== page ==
[CIVIL WAR]. Group of soldiers' letters from Ohio, Pennsylvania, Michigan and Illinois regiments.

Lot of 9 letters, plus.

SHEARER, George. Two letters to his brother, Frederick. The second letter has a portion written by John Kitzmiller. Both men of Co. E, 115th Ohio Vols. Shearer enlisted in August 1862 and mustered out in June 1865 at Murfreesboro, TN. The first is datelined Kemper Barracks, Cincinnati, Ohio, March 14, 1863. George tells brother Fred about mutual friends and how they are faring. He mentions that they took prisoners to Louisville, KY a short time ago by steamboat. Then he went to Cairo, IL, "right in the corner of the Ohio River and the Mississippi River....on the road going down we almost had bad luck. The cars run off the track and smashed three cars pretty well. We was in the hindest of the three that run off the track." The corner of the car was smashed, with pieces flying around, but, amazingly, no one was hurt.

The second letter is from Covington, KY, October 27, 1863. "Well brother, we hant at Cincinnati anymore, we left there the 23 of October and came here in Camp Covington Kentucky. We have very good times here. We don't need to do any guard duty so we have nothing to do but to eat and drink and sleep....They say we are to leave tomorrow and go to Louisville, Kentucky...." He asks his brother to get his two likenesses from a female friend. "...I wrote her a letter and have go no answer yet so sit shows well enough that my letter wasn't welcome and if my letter hant welcome why I hant welcome and if I hant welcome my likenesses hant welcome and so I don't want her to have them." The part from Kitzmiller does not contain much news. He admits he was waiting to write when they got to wherever they were going next.

HAYWARD, Arthur W. Bermuda Hundred, July 15, 1864. 4pp. To Sarah Dutton. No battle content, but plenty of patriotic fervor. "My position at present is quite different from what it was a few months ago....There I was permitted to enjoy all they comforts that a peaceful & quiet home could afford. Now I am exposed to all the trials and dangers of camp life and a soldiers hardships. Well, I think the last most honorable & think that all wo can come had ought to come forth & help their Country in this its great & death struggle." Hayward enlisted in the 148th Ohio May 2, 1864 and mustered out Sept. 14, 1864 at the age of 36.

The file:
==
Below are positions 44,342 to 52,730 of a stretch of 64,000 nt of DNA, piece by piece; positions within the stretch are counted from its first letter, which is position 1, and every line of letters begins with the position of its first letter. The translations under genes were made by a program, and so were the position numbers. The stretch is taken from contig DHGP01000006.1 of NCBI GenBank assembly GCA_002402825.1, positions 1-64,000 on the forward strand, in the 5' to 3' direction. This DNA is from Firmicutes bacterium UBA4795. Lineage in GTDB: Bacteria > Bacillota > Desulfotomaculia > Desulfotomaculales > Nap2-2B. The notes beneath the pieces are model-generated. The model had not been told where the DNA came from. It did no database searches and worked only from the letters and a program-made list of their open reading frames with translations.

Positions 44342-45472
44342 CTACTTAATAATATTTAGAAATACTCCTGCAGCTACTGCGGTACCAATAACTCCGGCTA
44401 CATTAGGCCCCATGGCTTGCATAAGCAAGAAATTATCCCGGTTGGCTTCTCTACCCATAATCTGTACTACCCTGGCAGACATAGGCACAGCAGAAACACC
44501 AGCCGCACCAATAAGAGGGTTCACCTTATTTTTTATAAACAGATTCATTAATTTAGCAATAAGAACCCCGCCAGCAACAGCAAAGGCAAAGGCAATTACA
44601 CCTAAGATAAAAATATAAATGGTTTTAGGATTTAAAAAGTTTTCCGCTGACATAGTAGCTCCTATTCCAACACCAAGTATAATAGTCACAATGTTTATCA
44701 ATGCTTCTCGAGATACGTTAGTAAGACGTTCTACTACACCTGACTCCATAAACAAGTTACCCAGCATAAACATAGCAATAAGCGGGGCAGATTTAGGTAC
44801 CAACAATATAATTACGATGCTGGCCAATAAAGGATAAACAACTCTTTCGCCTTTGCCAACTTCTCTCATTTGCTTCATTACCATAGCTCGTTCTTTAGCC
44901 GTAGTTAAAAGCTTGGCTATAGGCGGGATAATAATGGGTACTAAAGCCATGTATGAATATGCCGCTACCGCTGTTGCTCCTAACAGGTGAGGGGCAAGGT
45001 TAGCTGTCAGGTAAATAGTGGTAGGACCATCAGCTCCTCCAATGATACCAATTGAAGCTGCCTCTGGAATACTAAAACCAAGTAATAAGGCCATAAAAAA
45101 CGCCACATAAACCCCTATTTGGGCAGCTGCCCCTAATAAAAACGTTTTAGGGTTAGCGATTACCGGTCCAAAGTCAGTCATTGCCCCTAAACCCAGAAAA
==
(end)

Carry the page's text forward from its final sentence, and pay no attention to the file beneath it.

EAEGLE, William. Co. B, 3rd Michigan Cavalry. Two letters. Camp Benton (St. Louis, MO), Jan. 20, 1862. To Emaline Doggett, Greenbush, Clinton County, Michigan. Mostly personal. He does mention that there is snow on the ground and it is quite cold, "but when it is thawed out the mud is nearly as deep as the snow is." He stamped the letter with his name and unit. On patriotic stationery with cover.

Second letter from Camp Davidson, April 14, 1864. Addressed to "Em" but this time is signed "your husband." So at some point in the two years between these letters, they were married. Eaegle re-enlisted in Jan. 1864, so he would have had a month's furlough at that point. The second letter is also mostly personal.

HEDSTROM, Charles. 9th IL Vol. Cav., Eastport, Miss. March 30, 1865. To Miss M[arion]. A. Clark, Victoria Knolls, IL. He says they have turned in all their horses and most of their guns, but are supposed to go to Louisville where they will get more. Most of the rest is personal. Mentions a shortage of postage stamps which the men cannot acquire at any price.

PALMER, William I., Capt. Comdg. Anderson Troop, Penna. Volunteers. Camp at Field of Shiloh near Pittsburg Landing, Tenn. To John A. Stevenson, Anderson Troop. "By your coolness and courage in presence of the enemy, you have not only distinguished yourself, but reflected honor on your Company,  which except by you and a few other representatives, was so unfortunate as not to be able to participate in the duties and dangers of the Battle of the 7th inst." Signed Wm I. Palmer, Capt. comdg.

RYAN, M.H. Unknown unit. Letter dated Jan. 1, n.y. Camp Pierpont, Fairfax Co., VA. On patriotic stationery. New Year's letter mostly relating the holiday celebrations in the  camp. He does mention that a man in their company had died of disease. His father was notified, but arrived too late, the man had died a few hours earlier.

REID, Joseph. Not war related, but dated 1862. To his sister discussing school.

Plus a printed epic poem / ballad about the Battle of Cedar Creek, October 19, 1864. By C.A. Savage, Co. K, 8th Indiana. 

Estimate: $200 - $400
Price Realized Including Buyer's Premium


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